In terms of historical employment changes, the graph below compares the relative performance in job growth between the Southern Coast and the state overall. The impact of the early 1980s recession is apparent, as is the recovery through the late 80s and into the 90s. It wasn’t until the housing boom, with an influx of migrants helping to contribute, that the region saw employment growth rates above the state average. See the Oregon timber counties post for more on the influx of migrants and the county population forecast post for more on the demographic outlook.
The unemployment rate for the region follows a similar pattern.
The next graph compares the four recessions in the past 35 years and their impact on the region’s employment. The aftermath of the housing bust and Great Recession has taken a large toll on the region, however job losses were approximately 5 percentage points worse during the early 80s. For comparison purposes, click here for the state equivalent of the graph.
Finally, these last two graphs illustrate the region’s personal income over the past 42 years. For those interested, this data comes from the BEA but is only available at the local level through 2011 at the moment. On an inflation-adjusted basis, the region’s personal income per capita has largely followed the pattern seen by regions of the state outside of Portland, albeit a bit slower in recent decades. In terms of recession comparisons, the second graph again illustrates the severity of the two major recessions in the region and the relative changes when compared with statewide trends.
For much more information, I would suggest reading and reviewing the Employment Department’s work. Their regional economist, Guy Tauer, has written numerous articles over the years (see here for a list) and I would also recommend two of his slide presentations. For the most up to date, see this Dec 2012 set of slides (PDF) that covers recent trends, travel spending and demographics. I would also highlight this Dec 2009 set of slides that also covers household income, poverty rates and historical population changes, for those interested.
Posted in Demographics, Employment, Income, Miscellaneous, News | Tags: 1980s, 80s, coast, coos, coos bay, curry, Demographics, early 1980s, economic comparison, Employment, Expansion, Great Recession, Historical, History, Income, industry, job, Jobs, location quotient, mill, Oregon, Personal Income, Population, Rate, recesion, Recession, recession comparison, Recovery, south, southern, structure, Unemployment
Given the importance of the ongoing discussions at the local, state and federal levels regarding timber payments and funding county governments, and the fact I was down in Medford last week for the Southern Oregon Economic Summit, I wanted to provide some updated research and an overview of the issue. I will have much more on the housing outlook from the summit, which was sponsored by both the home builders and realtors, but for now I want to concentrate on the timber payments issues, the regional economy and the outlook. For definitional purposes, I am defining Southern Oregon as Douglas, Jackson and Josephine counties while the Southern Coast is Coos and Curry counties.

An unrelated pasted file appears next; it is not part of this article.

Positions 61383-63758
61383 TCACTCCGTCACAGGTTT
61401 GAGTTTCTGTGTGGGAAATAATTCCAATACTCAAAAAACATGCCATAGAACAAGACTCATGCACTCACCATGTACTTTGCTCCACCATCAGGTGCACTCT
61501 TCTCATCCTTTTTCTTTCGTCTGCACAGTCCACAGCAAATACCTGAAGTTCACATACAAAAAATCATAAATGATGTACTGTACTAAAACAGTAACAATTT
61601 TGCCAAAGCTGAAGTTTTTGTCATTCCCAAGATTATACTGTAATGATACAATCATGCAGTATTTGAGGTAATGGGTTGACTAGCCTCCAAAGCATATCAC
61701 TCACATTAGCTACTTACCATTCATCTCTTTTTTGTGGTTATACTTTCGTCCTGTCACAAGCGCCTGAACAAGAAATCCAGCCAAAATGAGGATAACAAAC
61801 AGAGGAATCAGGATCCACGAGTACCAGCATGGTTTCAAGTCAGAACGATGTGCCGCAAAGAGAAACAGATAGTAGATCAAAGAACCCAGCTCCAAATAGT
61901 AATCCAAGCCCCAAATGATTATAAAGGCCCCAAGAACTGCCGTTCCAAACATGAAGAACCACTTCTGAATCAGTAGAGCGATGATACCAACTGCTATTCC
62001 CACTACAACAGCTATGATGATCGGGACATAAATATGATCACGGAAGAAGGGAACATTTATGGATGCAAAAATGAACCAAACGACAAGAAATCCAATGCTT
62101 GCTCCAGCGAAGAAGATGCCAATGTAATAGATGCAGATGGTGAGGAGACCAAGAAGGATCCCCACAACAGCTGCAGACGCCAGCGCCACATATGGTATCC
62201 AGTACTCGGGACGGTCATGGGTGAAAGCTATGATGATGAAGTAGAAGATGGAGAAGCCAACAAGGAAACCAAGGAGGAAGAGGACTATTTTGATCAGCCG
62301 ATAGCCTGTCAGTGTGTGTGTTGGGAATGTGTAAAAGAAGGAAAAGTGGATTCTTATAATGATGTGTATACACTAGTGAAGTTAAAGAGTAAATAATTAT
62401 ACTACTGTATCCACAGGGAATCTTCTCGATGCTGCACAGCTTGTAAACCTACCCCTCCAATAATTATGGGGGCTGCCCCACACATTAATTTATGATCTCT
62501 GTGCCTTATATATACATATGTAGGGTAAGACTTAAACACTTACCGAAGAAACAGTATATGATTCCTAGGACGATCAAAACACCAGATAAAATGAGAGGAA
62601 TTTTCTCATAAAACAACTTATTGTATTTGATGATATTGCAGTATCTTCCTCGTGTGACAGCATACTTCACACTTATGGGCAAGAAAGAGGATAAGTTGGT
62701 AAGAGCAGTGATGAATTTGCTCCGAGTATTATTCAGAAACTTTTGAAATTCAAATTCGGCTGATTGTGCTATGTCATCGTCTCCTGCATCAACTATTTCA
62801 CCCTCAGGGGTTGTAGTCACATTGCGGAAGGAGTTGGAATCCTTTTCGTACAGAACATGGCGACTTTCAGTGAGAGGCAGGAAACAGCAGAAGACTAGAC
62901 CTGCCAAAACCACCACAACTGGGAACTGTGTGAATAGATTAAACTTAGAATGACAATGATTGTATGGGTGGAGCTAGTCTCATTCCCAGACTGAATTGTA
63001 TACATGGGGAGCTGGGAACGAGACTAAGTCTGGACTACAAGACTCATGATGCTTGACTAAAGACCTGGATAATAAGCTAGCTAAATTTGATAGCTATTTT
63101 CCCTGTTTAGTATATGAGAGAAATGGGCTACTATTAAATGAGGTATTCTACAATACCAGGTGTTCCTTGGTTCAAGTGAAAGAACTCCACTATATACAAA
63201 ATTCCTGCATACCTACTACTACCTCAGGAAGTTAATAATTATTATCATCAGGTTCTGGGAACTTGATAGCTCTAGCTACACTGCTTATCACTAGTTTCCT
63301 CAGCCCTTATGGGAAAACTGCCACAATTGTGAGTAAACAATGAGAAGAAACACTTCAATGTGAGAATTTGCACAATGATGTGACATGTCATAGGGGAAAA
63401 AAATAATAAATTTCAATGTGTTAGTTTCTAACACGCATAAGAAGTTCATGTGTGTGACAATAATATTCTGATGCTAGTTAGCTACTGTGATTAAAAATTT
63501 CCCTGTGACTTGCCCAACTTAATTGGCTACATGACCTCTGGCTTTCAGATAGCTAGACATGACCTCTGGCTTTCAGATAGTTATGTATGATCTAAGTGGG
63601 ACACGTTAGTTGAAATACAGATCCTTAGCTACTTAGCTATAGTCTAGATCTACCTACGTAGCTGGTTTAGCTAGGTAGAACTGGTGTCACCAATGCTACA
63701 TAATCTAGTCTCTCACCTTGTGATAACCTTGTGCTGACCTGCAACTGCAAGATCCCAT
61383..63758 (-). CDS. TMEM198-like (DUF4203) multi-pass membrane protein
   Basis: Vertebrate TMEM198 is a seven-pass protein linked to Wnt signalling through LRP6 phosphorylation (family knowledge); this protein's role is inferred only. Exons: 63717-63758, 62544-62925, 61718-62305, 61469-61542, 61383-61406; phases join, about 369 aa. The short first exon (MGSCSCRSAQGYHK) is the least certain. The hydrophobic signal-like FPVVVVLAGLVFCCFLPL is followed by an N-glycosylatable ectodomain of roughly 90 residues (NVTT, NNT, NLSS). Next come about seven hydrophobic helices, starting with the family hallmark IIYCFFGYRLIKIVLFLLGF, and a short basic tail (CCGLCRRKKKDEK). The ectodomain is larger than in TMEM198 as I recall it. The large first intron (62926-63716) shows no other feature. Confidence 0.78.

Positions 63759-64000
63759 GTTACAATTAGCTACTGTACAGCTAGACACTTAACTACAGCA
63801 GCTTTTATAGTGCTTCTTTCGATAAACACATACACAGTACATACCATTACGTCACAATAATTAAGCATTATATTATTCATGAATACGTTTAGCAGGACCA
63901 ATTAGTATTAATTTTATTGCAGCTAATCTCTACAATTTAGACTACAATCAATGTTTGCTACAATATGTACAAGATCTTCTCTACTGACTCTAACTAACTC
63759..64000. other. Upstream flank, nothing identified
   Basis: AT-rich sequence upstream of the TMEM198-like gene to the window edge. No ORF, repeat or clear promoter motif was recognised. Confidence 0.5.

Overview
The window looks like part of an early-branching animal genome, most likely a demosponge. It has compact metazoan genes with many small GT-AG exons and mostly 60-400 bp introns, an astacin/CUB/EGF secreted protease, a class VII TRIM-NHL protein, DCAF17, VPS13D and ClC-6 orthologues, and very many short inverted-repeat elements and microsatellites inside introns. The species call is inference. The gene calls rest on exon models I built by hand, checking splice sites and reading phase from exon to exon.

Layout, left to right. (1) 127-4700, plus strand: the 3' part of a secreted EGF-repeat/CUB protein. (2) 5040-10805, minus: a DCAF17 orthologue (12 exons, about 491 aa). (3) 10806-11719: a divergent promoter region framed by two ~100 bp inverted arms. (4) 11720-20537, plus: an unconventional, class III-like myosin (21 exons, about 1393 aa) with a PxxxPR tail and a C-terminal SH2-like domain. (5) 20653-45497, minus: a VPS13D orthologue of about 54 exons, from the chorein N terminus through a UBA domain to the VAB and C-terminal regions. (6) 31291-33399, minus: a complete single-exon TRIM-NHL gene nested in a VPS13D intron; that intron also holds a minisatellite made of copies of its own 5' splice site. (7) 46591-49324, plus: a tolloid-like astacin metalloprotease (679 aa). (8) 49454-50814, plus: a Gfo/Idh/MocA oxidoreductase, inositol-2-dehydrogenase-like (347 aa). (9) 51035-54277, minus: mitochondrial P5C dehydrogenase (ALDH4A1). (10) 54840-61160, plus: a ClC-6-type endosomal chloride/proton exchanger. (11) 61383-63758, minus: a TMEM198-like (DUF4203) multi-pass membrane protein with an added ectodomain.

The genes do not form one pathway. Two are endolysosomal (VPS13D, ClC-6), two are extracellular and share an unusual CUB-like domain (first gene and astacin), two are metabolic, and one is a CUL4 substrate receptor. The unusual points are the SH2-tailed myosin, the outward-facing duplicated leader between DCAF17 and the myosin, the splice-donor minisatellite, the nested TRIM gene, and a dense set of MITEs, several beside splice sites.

First, a quick graphical representation of the changes in the wood products industry over the past 66 years in the state. These industry jobs are primarily the mills and loggers. For a more thorough look at the industry changes please refer to this previous post on the industry’s history or this recent Oregonian article. I will highlight just a couple items. First, the industry used to have 70,000-80,000 jobs that paid about 35% above the state average and was a major economic strength at that time. Following the early 1980s recession, when the industry underwent a major restructuring, the industry regained its level of output but not employment as the retooled mills were much more productive, automated and mechanized, requiring less workers for the same output. Obviously the environmental restrictions put in place in the early 1990s had a major impact on the industry as harvest levels on publicly owned lands declined substantially, however the process of technological improvement continued, resulting in less employment. The Great Recession and housing bust wiped out about one third of the remaining industry jobs however at least some are being added back today, with employment up about 2,000 from the recessionary lows.
While the above is for the state overall, the industry has a clear geographic footprint. In 2012, Southern Oregon and the Southern Coast accounted for 12% of the state’s population, 10% of employment but 31% of the wood products and logging jobs. Historically the local and county governments received a share of the timber harvest revenue however as harvest levels declined so too did this funding source. In its place the federal government instituted timber county payments to help support these local and county governments. As seen in the graph below, which comes from the Oregon Secretary of State’s 2012 county audit report (see PDF page 9) these funds comprised a sizable portion of the counties’ budgets, however these revenues have not been extended by Congress and are now gone, at least for the time being and possibly forever. While the graph illustrates just the BLM revenues, and there are other funding streams, it is representative of the regional impact. For more information on the history of and historical values of these timber-related revenues, see the previous post or Oregonian article linked above.